Have you ever found yourself in a situation where you feel that your gender has resulted in you being treated differently?
“ To be honest, as a musician in a creative sense, no. Normally I think musicians are pretty used to working together, from what I’ve experienced anyway, it’s like there’s an unspoken respect between us all.
There was one time where a member of the audience came up after we’d played and started talking to Chris about the gig. I was stood right next to him and answered a lot of his questions, but he was still pretty focused on Chris and his opinion, that’s the only time I can think of though off the top of my head. Sometimes it throws people off when they hear my name and assume I’m a guy, then I turn up and they’re kinda like, who the hell is this! But apart from all that I’ve been pretty lucky. I’d just love to get to a point where I’m not even recognised as a ‘female’ singer to be honest, but just the singer in a band - that would be great. ”
What can we expect from your new single ‘Cool’ then? Has your own taste in music influenced you a lot with this one?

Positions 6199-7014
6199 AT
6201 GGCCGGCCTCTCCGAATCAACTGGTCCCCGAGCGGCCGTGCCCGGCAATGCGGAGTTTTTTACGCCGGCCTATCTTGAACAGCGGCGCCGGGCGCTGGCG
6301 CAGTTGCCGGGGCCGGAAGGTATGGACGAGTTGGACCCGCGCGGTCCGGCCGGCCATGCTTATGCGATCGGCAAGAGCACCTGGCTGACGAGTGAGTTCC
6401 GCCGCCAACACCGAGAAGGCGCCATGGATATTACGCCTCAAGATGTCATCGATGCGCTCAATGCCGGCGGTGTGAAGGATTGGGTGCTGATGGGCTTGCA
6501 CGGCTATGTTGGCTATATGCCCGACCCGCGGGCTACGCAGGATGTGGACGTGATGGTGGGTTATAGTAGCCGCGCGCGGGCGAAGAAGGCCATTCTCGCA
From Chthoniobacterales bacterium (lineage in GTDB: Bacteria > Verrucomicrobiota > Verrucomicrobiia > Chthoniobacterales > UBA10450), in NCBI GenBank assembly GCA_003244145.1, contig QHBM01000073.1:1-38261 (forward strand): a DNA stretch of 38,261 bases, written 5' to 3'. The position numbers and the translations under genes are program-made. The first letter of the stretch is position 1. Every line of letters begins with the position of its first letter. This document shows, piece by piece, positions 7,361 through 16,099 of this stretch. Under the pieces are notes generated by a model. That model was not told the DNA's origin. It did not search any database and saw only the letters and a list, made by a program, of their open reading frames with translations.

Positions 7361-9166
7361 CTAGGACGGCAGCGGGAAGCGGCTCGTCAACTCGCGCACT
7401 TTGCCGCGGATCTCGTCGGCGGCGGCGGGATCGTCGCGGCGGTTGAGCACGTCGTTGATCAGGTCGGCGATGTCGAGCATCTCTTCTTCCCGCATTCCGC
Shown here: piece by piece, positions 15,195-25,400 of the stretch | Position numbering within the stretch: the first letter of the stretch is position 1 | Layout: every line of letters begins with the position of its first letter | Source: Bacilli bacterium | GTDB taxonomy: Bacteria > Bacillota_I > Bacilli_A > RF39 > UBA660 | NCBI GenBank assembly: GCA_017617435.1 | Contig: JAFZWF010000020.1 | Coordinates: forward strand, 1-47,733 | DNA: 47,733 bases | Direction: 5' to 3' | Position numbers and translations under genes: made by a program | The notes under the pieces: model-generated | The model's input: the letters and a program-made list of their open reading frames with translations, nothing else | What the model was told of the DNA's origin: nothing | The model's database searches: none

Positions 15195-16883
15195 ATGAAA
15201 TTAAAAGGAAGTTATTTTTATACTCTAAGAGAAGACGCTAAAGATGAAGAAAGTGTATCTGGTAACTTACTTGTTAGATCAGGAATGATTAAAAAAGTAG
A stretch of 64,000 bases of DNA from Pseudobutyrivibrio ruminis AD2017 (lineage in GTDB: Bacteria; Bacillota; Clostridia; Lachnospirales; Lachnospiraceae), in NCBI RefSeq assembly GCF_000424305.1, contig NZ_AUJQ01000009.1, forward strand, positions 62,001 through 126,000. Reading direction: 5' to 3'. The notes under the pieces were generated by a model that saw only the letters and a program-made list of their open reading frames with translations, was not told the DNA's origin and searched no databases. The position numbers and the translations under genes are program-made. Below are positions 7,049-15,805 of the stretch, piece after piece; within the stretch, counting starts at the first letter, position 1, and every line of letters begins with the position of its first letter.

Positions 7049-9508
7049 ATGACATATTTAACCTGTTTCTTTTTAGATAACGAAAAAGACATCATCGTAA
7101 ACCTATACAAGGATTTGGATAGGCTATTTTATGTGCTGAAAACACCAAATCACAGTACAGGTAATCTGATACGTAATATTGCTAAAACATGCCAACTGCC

“ I’d say ‘Cool’ is probably the most poppy song we’ve released so far. To an extent I guess everything we write is influenced by what we listen to, as well as our individual tastes in music. With ‘Cool’ it’s kind of sarcastic, and a bit of a reaction to all the ‘cool girls’ out there. If you’ve read or seen the film ‘Gone Girl’ the
reference might be clearer, that’s where the original idea came from for me. I’ve read the book and seen the film because I love psychological thrillers and there’s this ‘cool girl’ in it who just got me thinking about all the girls out there that just...go along with everything I guess, whether it’s going along with your boyfriends plans, or just agreeing with everything he says so you don't appear crazy and annoying. I see all these girls and I’m definitely not one! So this is just my way of saying that’s ok if you want to be like that but I’m not, and if I’m not happy with something I'm not going to just sit back and let it happen, you're gonna know about it! ”
So, what’s next for Loux?
“ At the moment we’re just focusing on writing and releasing this single I think. We don't have any set plans to release an album right now but we’re all enjoying writing together so much, that at some point I’m sure that’ll happen!